We’re the losers in the video streaming war

video streaming services

I’m launching a new Telco Service here’s some of the features I’m hoping to include in my customer proposition.

  • There will be no fixed line or cable access.
  • While the service will have technical capability to call any phone number, you won’t be able to call just any number you want.
  • We’ll have a directory with the numbers you can actually call on it. Some won’t be there, but many will, maybe a third of all the numbers you’d like to call.
  • The provider of that phone number will need to have agreed to let us call up that number, if they say no, we won’t be able to list it.
  • Some people will give us access to their phone numbers, on the condition that we don’t give access of that phone number to other Telco’s.
  • Sometimes we’ll buy access to a set of phone numbers on the condition that the owners of those phone numbers don’t give anyone else access.
  • While we’ll promote how many phone numbers we actually have – many thousands and millions, but you probably won’t be able to reach two thirds of the phone numbers you want to call.
  • In order to get access to the phone numbers you want, you’ll probably have to sign up with at least 3 or more Telco’s – it turns out that all of us behave the same way.

In case you didn’t guess, the phone numbers are the content, and the Telco’s are the Entertainment Streaming Services. While this example is a bit extreme and nuanced, this is our current situation on entertainment in the home. If it seems upside down, that’s because it is. Both content providers and streaming services are literally solving their own problems and not that of their customers. Imagine a search engine which excludes sites on purpose? Or a drivers licences which only lets you on certain road networks? It’s archaic.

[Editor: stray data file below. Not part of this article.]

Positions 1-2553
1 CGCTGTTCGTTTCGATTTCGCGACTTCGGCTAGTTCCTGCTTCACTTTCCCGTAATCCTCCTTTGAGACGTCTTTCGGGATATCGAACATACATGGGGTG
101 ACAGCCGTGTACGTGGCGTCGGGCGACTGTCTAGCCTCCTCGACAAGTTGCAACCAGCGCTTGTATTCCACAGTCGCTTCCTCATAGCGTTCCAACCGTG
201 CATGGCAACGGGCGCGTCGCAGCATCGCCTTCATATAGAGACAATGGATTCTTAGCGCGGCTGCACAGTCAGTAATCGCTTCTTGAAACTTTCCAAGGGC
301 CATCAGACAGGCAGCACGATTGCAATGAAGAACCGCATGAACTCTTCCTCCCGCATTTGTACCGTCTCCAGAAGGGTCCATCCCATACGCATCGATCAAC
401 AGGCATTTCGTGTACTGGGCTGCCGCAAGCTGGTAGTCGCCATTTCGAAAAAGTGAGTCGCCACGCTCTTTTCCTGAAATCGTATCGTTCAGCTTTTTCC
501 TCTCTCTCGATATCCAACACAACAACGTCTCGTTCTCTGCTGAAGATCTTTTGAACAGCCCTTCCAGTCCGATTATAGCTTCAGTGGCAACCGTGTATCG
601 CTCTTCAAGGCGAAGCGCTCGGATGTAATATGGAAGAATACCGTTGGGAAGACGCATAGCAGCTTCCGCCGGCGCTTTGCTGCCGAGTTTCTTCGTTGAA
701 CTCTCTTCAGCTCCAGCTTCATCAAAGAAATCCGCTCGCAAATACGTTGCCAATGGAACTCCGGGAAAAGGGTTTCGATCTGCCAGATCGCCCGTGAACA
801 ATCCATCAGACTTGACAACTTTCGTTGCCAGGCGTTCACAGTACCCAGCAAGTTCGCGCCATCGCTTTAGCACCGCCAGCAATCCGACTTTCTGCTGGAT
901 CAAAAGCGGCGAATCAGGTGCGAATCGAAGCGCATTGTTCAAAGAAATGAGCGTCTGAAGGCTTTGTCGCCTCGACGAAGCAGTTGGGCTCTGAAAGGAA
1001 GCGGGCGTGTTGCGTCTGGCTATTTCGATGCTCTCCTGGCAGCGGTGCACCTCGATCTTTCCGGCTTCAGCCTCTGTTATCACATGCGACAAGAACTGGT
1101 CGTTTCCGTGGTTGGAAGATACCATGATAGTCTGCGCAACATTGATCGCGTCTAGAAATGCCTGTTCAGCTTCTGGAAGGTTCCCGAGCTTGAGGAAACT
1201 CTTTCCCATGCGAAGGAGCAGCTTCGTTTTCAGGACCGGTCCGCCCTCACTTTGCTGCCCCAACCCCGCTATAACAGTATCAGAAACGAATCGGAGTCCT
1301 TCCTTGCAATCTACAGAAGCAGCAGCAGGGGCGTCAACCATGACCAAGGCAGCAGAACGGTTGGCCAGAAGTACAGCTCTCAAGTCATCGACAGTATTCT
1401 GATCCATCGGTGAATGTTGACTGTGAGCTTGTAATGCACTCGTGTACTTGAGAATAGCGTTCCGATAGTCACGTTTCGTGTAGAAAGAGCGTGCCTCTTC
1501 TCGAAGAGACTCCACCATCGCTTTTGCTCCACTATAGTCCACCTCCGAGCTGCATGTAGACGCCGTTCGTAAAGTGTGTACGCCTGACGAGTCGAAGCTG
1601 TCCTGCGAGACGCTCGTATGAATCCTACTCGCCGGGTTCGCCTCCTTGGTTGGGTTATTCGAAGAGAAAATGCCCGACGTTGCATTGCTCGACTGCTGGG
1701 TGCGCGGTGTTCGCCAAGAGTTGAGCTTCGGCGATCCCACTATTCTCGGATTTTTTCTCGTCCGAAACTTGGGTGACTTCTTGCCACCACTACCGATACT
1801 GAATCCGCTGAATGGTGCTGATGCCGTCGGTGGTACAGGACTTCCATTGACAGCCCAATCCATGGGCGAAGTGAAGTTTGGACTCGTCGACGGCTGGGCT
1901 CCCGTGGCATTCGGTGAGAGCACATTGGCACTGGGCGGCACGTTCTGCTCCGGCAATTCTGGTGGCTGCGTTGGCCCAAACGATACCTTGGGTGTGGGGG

Hopefully sometime soon they’ll realise their are no shelves and limited space to what can be sold. I dream of the day when content providers decide to sell to anyone who wants to buy it, where they want to buy at the time it is released. It will go some way to stopping piracy too. Often there’s a big prize for organisations who actually listen to what the people actually paying want – especially when incumbents say it isn’t possible.

You should totally read my book – The Great Fragmentation.